- The Washington Times - Sunday, June 11, 2000

Cannonball," yells Nathan Meier as he hurls himself off the side of the pool at the Bethesda-Chevy Chase YMCA.
Once in the water, the Bethesda 4-year-old, buoyed by a flotation device strapped to his waist, practices kicking and breathing with the other members of his pre-Pike class.
Nathan is learning to swim, and experts say he is doing it at the perfect age.
"He's not afraid of anything," says Nathan's mother, Lisa. "He was not at all afraid of the water when he first started swimming. At first, he needed the arm floaties. Now he is getting more confident. He is going to start private lessons to learn more."
The American Academy of Pediatrics (AAP) recommends that formal swimming instruction for children not begin until they are 4. Before that, most children are not developmentally ready to master swimming, says Dr. Steven Anderson, a Seattle pediatrician and chairman of the AAP's Committee on Sports Medicine and Fitness.
Most children younger than 4 have neither the motor skills to master real swimming movements nor the cognitive understanding about the dangers inherent in the water, Dr. Anderson says.
"Programs for infants and toddlers that are called swimming lessons are often promoted to diminish the risk of drowning," he says. "The intentions of those programs are good, but any kind of program for that age is not going to make a child 'drown-proof.' Regardless of the program design or focus, infant and toddler programs are unable to ensure that children will understand water hazards, use avoidance strategies or attain program safety goals."
Programs for infants and toddlers that are "water play" a chance for a child, along with a parent, to play games and get comfortable in the water are fine.
The YMCA and the American Red Cross, two of the biggest programs for the estimated 10 million children who participate in learn-to-swim lessons, agree with the AAP. Both of those organizations have nationally standardized programs that are age appropriate.
"We would like children to be accustomed to the water and not be afraid," says Harold Houston, manager of health and safety programs for the National Capital Chapter of the American Red Cross. "But actual swimming lessons before age 4 are not beneficial."
Parents should be especially wary of programs that claim infants, recalling their recent days in the womb, have an innate ability to swim, Dr. Anderson says.
"We get complaints about some of those programs that are sink-or-swim," he says. "My feeling is, why traumatize them to accomplish something you really can't anyway? There seems to be this theory that children under 4 months old will know how to swim, but thus far there is only anecdotal evidence on that. There is no hard science because it is hard to study. Who is going to volunteer their baby to be the human test subject for that?"

Learning and swimming

When choosing a swim class, look for small teacher-student ratio, says Doug McHale, director of aquatics at the Bethesda-Chevy Chase YMCA. That facility holds 207 swimming classes of varying levels each week.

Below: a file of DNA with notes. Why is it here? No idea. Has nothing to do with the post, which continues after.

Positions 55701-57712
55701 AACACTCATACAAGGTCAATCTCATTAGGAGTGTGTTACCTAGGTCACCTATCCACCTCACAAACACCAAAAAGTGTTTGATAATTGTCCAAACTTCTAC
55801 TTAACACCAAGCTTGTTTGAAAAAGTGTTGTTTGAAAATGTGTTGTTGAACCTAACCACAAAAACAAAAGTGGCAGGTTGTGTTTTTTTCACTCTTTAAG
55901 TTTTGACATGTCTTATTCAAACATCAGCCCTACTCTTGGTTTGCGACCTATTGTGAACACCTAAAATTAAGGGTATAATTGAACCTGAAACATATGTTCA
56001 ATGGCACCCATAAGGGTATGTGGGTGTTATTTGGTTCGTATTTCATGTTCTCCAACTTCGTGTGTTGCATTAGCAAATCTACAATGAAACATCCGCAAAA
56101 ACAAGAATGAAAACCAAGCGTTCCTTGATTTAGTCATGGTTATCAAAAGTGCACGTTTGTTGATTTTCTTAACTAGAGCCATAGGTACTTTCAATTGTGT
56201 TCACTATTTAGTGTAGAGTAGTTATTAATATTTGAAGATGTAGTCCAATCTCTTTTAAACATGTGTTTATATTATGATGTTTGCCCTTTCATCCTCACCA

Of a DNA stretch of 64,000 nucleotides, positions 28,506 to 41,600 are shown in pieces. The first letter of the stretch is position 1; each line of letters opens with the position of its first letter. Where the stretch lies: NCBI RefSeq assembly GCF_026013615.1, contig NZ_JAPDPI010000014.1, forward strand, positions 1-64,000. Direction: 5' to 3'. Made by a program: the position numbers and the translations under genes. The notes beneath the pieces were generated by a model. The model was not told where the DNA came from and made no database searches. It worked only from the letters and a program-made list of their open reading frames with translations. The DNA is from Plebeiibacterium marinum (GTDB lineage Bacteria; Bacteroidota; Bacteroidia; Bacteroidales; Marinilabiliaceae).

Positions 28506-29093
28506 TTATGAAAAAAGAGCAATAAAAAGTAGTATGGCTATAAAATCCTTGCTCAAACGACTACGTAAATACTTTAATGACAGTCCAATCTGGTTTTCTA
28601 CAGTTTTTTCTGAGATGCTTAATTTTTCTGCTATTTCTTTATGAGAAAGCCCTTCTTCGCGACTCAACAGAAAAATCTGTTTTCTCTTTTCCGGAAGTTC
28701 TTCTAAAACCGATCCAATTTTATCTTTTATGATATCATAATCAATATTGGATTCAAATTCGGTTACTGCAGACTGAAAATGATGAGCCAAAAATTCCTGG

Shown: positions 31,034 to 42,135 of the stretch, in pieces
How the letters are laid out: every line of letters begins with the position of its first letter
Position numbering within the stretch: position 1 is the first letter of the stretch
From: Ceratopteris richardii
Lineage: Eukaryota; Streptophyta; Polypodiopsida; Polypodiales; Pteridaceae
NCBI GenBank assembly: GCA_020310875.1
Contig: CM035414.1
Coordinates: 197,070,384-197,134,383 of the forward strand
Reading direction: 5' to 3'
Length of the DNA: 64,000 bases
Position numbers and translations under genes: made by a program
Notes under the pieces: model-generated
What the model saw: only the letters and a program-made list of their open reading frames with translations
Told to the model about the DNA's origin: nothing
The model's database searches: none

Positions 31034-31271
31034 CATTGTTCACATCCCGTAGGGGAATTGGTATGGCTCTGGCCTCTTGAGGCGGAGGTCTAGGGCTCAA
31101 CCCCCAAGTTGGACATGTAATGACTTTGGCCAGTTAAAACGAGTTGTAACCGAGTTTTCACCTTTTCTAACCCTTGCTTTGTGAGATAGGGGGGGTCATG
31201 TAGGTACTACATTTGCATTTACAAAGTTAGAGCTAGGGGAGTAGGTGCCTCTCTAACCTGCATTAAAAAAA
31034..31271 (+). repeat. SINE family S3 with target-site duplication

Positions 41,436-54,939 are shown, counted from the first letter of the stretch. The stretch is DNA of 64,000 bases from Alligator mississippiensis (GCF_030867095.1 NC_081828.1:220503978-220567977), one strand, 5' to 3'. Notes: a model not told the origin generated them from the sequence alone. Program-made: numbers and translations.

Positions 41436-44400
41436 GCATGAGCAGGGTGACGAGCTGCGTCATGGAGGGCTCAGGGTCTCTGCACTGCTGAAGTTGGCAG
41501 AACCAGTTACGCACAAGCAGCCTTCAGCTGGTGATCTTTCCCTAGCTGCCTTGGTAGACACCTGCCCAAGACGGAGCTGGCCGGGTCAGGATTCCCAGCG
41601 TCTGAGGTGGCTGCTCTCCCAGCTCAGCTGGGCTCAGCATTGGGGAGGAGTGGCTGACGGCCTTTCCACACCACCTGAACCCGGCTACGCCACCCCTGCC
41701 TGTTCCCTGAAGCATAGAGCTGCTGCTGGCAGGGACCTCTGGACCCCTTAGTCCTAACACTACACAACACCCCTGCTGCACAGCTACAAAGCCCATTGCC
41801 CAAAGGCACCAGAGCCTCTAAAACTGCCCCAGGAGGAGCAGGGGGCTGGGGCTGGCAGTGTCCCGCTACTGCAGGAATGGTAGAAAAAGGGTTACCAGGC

"The ideal size is about four to eight children," he says. "Private lessons may be better for a child who is not that comfortable in a group or who is not that comfortable with the noise factor of a group class. Sometimes the pool can get pretty noisy when we have three or four classes going on in one pool."
Water temperature the warm-er the better seems to play a big part in how comfortable children are going to be in the water, Mr. McHale says.
Mr. McHale also advises parents, even if they are good swimmers, not to be a beginning swimmer's sole teacher. Parents can be good supplementary coaches, but it also is a good idea to have children learn basic skills from a patient and knowledgeable instructor.
"It is part of the Little League mentality," he says. "You don't want to be too tough on your kids. You may have an idea what they should do, but they might not be ready."
Some classes allow personal floatation devices (PFDs), either strapped to the body or a kickboard or "barbell" held by the child, to increase water confidence. Those devices are fine as learning tools, Dr. Anderson says, but shouldn't be relied upon to prevent drowning.
Last year, 375 children younger than 4 drowned, and 2,900 nearly drowned in residential swimming pools, according to the National Safe Kids Campaign.
"Devices such as PFDs and fences around pools are meant to decrease drownings, but kids always seem to outwit them," Dr. Anderson says. "The only time kids are safe is when a parent or other adult is watching them an arm's length away."
Props also can be a great aid to a child learning to swim. Seeing how a rubber doll kicks its legs or looking up at the indoor pool ceiling to view painted fish might show him how to properly position his body.
"This generation now is a much more visual group of learners," Mr. McHale says.
Back at the pre-Pike class (one of the many levels of standardized YMCA instruction), the students are listening to instructor Ashley Fields put swimming in terms they can understand.
"We're blowing bubbles," she explains to the preschoolers. "Re-member, if you get water up your nose, we're going to hum to make it feel better… . Now we're kicking. Keep your legs straight. It's like we are walking on water."
The class is nearly over, and the children are shivering, but motivated by visions of the summer when they can paddle from wall to wall in the deep end, they are listening.

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